Wednesday, September 28, 2011

How To Make Homemade Laundry Soap and Homemade Fabric Softener

One of the things that I enjoy is to know how things are made so that if I am in a pinch, I can make them up if I have the ingredients on hand.  I do this in cooking and I do this in the home.  Sometimes, I like to make my own laundry soap and I find it often less expensive than the commercial laundry detergents on the market.  It is super easy to make your own laundry detergent with just a few simple, easily obtained ingredients.  I can show you how to make homemade laundry soap in just a handful of easy steps.

Homemade Laundry Soap Recipe

When you make laundry soap, the basic recipe remains the same.  You will need:

·         1 bar soap  (Fels-Naptha, Ivory, Kirk’s Coco-Castile)
·         1 cup sodium carbonate  (Arm & Hammer Washing Soda)
·         ½ cup sodium borate  (20 Mule Team Borax)
·         4 cups hot tap water
·         2 five gallon buckets with a secure lids for storage
·         Essential oil for fragrance (10-15 drops per 2 gallons)
·         Saucepan
·         Used laundry soap bottle/dispenser

Recipe yields 10 gallons at approximately $.01 per load.

Grate the bar of soap into the saucepan and add water to cover.  Melt the soap over medium heat, stirring until completely dissolved.

Fill the five gallon bucket half-full of hot tap water.  Add the melted soap, the sodium carbonate, the sodium borate and mix.  Cover and let sit overnight to thicken.    This is the resulting laundry soap concentrate.  To use, mix half laundry soap concentrate and half water in the laundry soap bottle.  Shake to blend.  You will need to shake each time you use to mix up the ingredients.  Also, this is a low-foam laundry detergent.  If you are looking for a lot of bubbles, they won’t be here.  Bubbles don’t clean clothes, detergent cleans clothes and this is pure laundry detergent.  If you want to add essential oils, go ahead.  Some favorites are lavender, orange, lemon and peppermint.  Otherwise, your clothes may smell more like soap, which is also okay.

Homemade Laundry Soap (Liquid Castile Based)

If you prefer liquid castile soap, such as Dr. Bronner’s, here is a homemade laundry soap recipe for that type of soap:

·         1 cup Dr Bronner’s liquid castile soap (any variety)
·         1 cup baking soda
·         2 cups warm tap water
·         1/3 cup of sea or other coarse grained salt
·         1 gallon container (any clean jug or milk bottle works)

In the warmed water, stir in the baking soda and salt until completely dissolved.
Add the Dr Bronner’s and pour into your gallon container.  Fill to the top with water and shake to mix.  Use ¼ cup of laundry soap per load.

Recipe yields 1 gallon or 64 loads worth of laundry detergent, price will vary depending on the cost of the Dr Bronner’s – which I find price-y. 

Homemade laundry soap is very cost effective and it gives you the choice, as a consumer, which ingredients and scents or dyes (if any) that go into your laundry soap.   Its impact on the environment is much smaller than commercial equivalents. Each recipe for laundry soap is simple and the ingredients are readily obtainable from your grocery or natural foods store.

For fabric softening, I tend to use just straight white vinegar in the rinse load, and for many things I don’t use fabric softener at all.  For items made of silk or other delicate material, I hang them to dry and allow the iron to soften them when I iron.  On the clothes like jeans that I do soften, I have not experienced clothes smelling like vinegar, regardless of being dried in a dryer or on a clothes rack (or line).  Some people don’t like using vinegar and claim they can smell a faint trace of it on clothes.  So, here’s a frugal recipe that is greener than commercial softeners, but which still uses traditional scents and existing materials:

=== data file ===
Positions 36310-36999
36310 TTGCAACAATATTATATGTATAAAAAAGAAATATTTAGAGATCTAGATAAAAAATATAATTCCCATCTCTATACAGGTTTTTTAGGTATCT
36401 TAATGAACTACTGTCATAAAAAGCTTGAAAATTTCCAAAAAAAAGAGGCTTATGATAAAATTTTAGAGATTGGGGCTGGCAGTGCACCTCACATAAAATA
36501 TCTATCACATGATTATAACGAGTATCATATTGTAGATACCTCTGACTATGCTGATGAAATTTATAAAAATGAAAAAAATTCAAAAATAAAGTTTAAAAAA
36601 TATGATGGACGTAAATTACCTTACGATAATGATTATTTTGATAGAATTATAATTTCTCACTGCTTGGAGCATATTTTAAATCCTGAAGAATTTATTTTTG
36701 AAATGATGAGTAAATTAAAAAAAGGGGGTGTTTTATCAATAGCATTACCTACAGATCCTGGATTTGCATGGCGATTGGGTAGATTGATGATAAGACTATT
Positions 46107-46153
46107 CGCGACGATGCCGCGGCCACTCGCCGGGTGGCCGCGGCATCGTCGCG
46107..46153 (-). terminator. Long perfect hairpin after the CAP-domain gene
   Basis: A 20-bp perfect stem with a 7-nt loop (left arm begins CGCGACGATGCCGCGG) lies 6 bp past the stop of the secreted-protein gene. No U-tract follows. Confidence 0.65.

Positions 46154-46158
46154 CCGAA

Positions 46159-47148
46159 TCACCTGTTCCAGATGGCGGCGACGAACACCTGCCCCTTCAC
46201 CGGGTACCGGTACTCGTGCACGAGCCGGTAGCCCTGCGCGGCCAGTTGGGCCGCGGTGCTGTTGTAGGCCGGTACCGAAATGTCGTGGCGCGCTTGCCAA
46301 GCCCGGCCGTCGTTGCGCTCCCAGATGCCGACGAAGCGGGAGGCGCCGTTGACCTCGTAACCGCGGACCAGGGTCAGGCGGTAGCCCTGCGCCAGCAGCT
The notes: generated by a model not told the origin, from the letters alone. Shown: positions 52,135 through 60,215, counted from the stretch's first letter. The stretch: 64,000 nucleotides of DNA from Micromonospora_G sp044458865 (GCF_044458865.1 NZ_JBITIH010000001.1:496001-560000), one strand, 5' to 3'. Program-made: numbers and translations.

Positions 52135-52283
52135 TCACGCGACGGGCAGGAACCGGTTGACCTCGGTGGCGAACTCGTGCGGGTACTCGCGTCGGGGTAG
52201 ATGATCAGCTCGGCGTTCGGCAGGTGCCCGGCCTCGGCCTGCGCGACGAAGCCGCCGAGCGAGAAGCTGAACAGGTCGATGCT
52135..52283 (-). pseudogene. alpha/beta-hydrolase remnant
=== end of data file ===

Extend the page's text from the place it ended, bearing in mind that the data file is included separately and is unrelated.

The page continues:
Homemade Fabric Softener Recipe

·         6 cups hot tap water
·         3 cups white vinegar
·         2 cups inexpensive hair conditioner like White Rain or Suave*
·         1 gallon container (any clean jug or milk bottle works)
·         Clean rags or old washcloths to turn into dryer sheets (if desired) & a storage box

Mix hair conditioner and hot tap water in a bowl or deep pot until all the conditioner is dissolved.  Stir in the white vinegar.  Put into the gallon container and shake to mix again.  Use approximately 2 tablespoons of fabric softener either in a dispenser ball or the softener unit on the machine.  To make dryer sheets, put the rag over the mouth of the jug and tip some out onto the rag.  Squeeze to spread the fabric softener over the rag and toss it the dryer with the load to dry.  (I tend to line dry 50% or more of my clothes, but for some areas doing so is difficult, so dryer sheets might be helpful to make).

*If you use coupons and combine them with sales, often these inexpensive conditioners can be next to or absolutely free!

So, there you have it!  It’s so simple and easy to make homemade laundry detergent and it gives you a sense of control over what chemicals, dyes and fragrances you allow on your body.  I always recommend experimenting with the recipe until you find one that works best for you.  When you make your own laundry soap, it can feel quite satisfying and fulfilling!  It is definitely one of the more fun parts of ‘going green’.

1 comment:

Laundry Service Equipment said...

There are many advantages to making your own soap from raw materials. It's natural. There are no toxic chemicals to harm you or your family. It's cheaper. Making your own laundry detergent can save you a lot money.